NB: This op-ed contains some spoilers for Death Proof.
Death Proof gets a bad rap in the Tarantino oeuvre. Tarantino himself has said it’s “got to be the worst film I ever make” (too late: The Hateful Eight is out now). But 10 years after its release, it feels newly prescient and relevant with its story of power dynamics between men and women, and the danger of toxic masculinity.
The film tells the story of two groups of women and ex-stunt driver Mike who stalks and then murders (or attempts to murder) them in horrifying car crashes—using his car, which is rigged up like the stunt cars of old to be “death proof.”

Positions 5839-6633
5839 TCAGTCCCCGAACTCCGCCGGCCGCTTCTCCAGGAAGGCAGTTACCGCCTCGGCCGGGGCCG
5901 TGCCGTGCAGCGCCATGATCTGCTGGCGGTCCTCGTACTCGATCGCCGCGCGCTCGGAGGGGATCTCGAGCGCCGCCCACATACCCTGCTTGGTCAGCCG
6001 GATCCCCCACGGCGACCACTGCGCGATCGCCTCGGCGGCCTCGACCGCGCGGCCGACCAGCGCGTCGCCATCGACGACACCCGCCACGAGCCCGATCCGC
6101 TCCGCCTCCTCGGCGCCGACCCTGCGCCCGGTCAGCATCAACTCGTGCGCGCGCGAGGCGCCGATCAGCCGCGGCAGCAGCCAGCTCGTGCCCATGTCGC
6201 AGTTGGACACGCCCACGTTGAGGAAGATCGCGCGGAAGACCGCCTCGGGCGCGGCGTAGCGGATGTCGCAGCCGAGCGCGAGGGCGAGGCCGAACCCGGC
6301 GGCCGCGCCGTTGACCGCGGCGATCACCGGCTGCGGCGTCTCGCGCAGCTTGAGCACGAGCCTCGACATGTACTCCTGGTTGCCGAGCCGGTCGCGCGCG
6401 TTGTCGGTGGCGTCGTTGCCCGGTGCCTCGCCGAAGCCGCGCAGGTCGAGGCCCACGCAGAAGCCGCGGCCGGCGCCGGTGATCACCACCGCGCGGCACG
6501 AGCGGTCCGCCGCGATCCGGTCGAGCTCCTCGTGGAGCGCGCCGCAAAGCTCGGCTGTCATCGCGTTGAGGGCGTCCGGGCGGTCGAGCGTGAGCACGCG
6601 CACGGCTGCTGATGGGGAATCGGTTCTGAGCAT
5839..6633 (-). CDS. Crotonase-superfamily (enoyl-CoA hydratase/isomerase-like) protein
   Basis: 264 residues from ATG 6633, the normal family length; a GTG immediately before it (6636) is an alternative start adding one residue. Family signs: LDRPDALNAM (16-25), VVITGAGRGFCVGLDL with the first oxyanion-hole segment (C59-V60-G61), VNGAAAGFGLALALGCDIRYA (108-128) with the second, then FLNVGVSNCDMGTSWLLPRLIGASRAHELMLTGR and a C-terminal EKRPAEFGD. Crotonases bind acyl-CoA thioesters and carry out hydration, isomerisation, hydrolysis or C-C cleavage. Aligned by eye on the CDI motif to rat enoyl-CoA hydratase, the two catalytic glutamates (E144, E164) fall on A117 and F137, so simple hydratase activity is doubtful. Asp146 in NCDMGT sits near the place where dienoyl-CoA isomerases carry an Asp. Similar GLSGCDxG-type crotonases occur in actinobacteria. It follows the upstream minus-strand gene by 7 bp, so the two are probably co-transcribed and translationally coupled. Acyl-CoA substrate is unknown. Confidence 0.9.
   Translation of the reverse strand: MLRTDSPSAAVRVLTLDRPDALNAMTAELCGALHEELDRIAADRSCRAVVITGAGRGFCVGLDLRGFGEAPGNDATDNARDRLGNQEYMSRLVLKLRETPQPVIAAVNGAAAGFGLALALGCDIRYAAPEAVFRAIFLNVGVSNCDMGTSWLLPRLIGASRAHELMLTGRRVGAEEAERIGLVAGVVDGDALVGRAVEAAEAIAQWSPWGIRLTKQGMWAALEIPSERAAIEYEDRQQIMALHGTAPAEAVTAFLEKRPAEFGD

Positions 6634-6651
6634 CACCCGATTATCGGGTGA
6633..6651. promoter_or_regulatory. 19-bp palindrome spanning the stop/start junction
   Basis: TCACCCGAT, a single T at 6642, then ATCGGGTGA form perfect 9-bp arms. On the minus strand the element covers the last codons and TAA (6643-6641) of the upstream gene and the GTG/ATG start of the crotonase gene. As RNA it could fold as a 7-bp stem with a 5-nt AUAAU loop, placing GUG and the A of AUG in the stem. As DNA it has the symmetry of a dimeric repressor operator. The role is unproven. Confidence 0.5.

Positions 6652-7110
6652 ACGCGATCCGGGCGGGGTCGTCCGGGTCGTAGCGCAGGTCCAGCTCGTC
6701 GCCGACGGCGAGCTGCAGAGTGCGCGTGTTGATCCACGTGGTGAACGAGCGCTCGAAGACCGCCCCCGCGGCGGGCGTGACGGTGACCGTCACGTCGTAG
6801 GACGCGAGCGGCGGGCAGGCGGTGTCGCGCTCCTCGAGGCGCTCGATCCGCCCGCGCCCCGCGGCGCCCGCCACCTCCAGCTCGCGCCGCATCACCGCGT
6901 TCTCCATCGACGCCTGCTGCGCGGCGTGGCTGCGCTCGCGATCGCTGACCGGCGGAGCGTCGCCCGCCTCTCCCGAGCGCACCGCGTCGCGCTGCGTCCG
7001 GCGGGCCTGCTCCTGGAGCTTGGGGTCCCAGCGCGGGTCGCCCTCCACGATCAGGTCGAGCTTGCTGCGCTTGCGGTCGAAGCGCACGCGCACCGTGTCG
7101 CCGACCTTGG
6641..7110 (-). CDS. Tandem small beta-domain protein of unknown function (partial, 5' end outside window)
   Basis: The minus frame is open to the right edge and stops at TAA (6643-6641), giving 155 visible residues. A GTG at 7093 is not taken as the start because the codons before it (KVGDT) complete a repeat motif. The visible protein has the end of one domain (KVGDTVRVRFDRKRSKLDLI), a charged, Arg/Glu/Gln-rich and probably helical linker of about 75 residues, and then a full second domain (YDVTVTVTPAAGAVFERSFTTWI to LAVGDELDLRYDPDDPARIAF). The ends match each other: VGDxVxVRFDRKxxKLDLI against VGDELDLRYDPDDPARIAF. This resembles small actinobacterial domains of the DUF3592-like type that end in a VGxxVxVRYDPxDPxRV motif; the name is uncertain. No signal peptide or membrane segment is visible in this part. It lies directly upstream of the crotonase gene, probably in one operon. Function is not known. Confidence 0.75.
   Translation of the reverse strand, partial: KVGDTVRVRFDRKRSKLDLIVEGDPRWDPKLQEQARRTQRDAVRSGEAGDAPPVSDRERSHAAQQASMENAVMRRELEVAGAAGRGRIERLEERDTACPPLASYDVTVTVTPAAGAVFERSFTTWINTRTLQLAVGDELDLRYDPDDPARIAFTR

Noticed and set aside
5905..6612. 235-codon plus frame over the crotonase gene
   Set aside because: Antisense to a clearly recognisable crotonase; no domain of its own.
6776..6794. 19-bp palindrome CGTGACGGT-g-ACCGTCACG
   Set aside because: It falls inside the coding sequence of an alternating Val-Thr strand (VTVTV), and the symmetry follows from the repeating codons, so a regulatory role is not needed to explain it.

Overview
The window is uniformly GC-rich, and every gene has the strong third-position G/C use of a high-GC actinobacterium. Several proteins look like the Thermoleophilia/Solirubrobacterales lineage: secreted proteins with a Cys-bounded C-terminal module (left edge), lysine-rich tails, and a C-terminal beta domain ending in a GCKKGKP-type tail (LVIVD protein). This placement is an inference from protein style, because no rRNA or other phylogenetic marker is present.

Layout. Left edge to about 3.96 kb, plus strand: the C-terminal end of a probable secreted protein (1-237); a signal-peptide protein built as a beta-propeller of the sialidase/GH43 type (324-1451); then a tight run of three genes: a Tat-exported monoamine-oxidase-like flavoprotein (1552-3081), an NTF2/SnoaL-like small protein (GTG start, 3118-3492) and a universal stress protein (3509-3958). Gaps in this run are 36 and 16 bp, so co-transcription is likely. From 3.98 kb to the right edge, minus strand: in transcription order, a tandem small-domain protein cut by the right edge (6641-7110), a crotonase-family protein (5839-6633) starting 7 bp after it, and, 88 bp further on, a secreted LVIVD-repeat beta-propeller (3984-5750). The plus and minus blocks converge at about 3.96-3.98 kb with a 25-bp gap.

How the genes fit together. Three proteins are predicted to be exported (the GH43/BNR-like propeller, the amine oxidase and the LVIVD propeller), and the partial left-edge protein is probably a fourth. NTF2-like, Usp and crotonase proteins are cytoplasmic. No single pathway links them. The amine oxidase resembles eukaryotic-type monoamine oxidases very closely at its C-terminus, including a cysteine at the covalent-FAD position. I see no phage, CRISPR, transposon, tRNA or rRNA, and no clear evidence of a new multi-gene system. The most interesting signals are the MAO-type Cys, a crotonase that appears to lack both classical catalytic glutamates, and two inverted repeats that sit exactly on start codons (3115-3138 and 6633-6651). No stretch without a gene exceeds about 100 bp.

From the baking hot American South setting, with its tequila bars and late night summer rainstorms, to the winding dusty car chases that throwback to the '70s car movies with which the film is so obsessed—Dirty Mary Crazy Larry, Vanishing Point—the film revels in a history and tradition of car movies and grindhouse exploitation flicks, while creating a new benchmark for the canon.
Death Proof is hard to pin into a chronological timescale. Its infatuation with the car movies and grindhouse cinema it harkens back to gives it a '70s feel, an effect exaggerated by Tarantino’s filming techniques.
The reel is deliberately damaged, with scratches appearing across the screen, occasional skips, and even a section which falls into black-and-white, like an old VHS tape; meanwhile, the Americana scenery and typically excellent Tarantino soundtrack give it a timeless atmosphere.